My Eerie Encounter on Yeadon Way

Sit down dear reader, get comfortable, let the train take the strain, as I regale you with the true life encounter of a phantom vehicle witnessed by myself back in the late 70’s . .

Tightly grasping each other’s hands we quickly scrambled up the steep incline, our pathway choked by brambles and weeds. Leslie yelled as a thorn bush encircled her ankle, tripping her and causing pinpricks of fresh blood to appear on her crisp white socks. After attempting to free my friend from her horticultural captor I felt the familiar tingle of nettle stings annoyingly prickling at my fingertips. This was not the start to our adventure we had imagined! Nevertheless, we continued to clamber precipitously as we were determined to investigate the highest point of the embankment at the rear of our adjoining homes.

We climbed the embankment from the other side of this bridge

Rising high above the ordinary row of terraced houses the seemingly perpendicular hill had been tempting us all summer, not because it was anything special, there was nothing grand or remarkable about it at all, the appeal came from the fact we were forbidden to play there and to two small children, this was reason enough! We had marveled at the bigger boys who had bravely stolen wire cutters from the nearby allotments and watched jealously as almost every afternoon they disappeared together through the hole they had snipped into the fence. So this is how we found ourselves scratched, stung and sore, disobediently trespassing on an old earthwork owned by British Rail.

 Upon reaching the brow of the mound we stopped to catch our breath and consider our surroundings. Unimpressed by what we discovered there, we nonchalantly wandered down a cinder path, stopping periodically to gather small posies of clover, daisies and buttercups until boredom got the better of us.

We pondered the appeal of the place and thought it was perhaps time to head home when we spied a great, grey cloud on the horizon, it came into view quite unexpectedly and appeared to be heading towards the pair of us at an alarming rate. We exchanged worried glances, searching each other’s faces in the hope of finding an explanation there for the strange anomaly before us. Suddenly, we became aware of a deep rumbling sound accompanied by a shrill whistle then the grinding of cogs and gears.

Falling to the ground, I was roughly thrust aside by a powerful rush of air and looking up I could scarcely believe my eyes… .hurtling by my friend and I was a magnificent, green steam locomotive followed by three shabby but still elegant carriages! It huffed and puffed along the embankment beside us proudly chugging coal soot and steam into the atmosphere.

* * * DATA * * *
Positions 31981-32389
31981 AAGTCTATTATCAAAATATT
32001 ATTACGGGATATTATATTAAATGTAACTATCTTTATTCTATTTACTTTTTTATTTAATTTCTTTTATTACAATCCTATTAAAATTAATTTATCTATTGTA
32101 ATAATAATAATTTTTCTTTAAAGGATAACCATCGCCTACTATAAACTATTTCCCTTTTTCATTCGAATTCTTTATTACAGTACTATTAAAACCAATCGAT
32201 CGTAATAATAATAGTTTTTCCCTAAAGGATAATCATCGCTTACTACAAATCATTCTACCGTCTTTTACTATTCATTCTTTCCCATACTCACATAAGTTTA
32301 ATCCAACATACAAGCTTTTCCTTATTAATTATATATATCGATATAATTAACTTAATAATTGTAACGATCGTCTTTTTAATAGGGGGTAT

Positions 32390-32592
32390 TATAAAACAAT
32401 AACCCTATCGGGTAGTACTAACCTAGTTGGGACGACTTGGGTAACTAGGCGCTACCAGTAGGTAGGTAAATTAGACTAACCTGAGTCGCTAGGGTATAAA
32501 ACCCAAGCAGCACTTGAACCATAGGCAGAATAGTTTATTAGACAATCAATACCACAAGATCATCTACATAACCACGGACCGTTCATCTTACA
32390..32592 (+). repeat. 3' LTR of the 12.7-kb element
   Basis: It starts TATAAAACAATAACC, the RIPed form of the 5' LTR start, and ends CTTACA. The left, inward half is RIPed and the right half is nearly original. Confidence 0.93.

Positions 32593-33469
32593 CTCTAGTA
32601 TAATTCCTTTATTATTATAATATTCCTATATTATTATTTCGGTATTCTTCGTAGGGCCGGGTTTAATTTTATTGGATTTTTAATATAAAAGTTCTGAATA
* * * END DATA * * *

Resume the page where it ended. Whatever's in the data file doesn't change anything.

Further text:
Steam engine

 After such a shock, Leslie, being the oldest, gently took me by the arm and proceeded to carefully guide me back down the steep grassy slope.

Gingerly stepping back through the wire railings we were met by an irate group of our parents and neighbors all acutely concerned with our whereabouts.

As we began describing what we had witnessed that afternoon to account for our absence we found our explanation met with incredulous stares. The adults regarded us suspiciously and seemed completely unconvinced by our recount.

Incoherently babbling about the train we had seen we were stopped in mid-flow by my father, taking us to one side he patiently rationalised why our account was preposterous . . . steam engines had been replaced by diesel many years previously, trains had ceased to run along that particular (Marton) line in 1964 and by 1970 the tracks had been removed!!

As if this chronicle wasn’t ominous enough, there is also an uncanny postscript, Leslie and I were convinced we had been exploring for no more than an hour at most but according to our respective parents we had in reality been missing for the best part of the day, hence the search party!

Aerial view of haunted location

 Interestingly, the trackbed of this old rail route is still in existence, it is now ‘Yeadon Way’ the main road out of Blackpool Lancashire leading to the M55 motorway. I often wonder if anyone else has born witness to the phantasmagorical phenomenon of the spectral ghost train.

Deborah Contessa

Published by Deborah Contessa

Dilettante Historian, Graveyard Detective, Folklore Geek & Paranormal Enthusiast.

10 thoughts on “My Eerie Encounter on Yeadon Way

  1. Wow, what an encounter, I’ve a hankering for the bygone era of steam, there’s something both romantic and eerie, some of my favourite films use isolated stations and steam locos, such as The Ghost Train, thank you for your ghostly meeting, a truly evocative tale told with such vivid detail.

    Liked by 1 person

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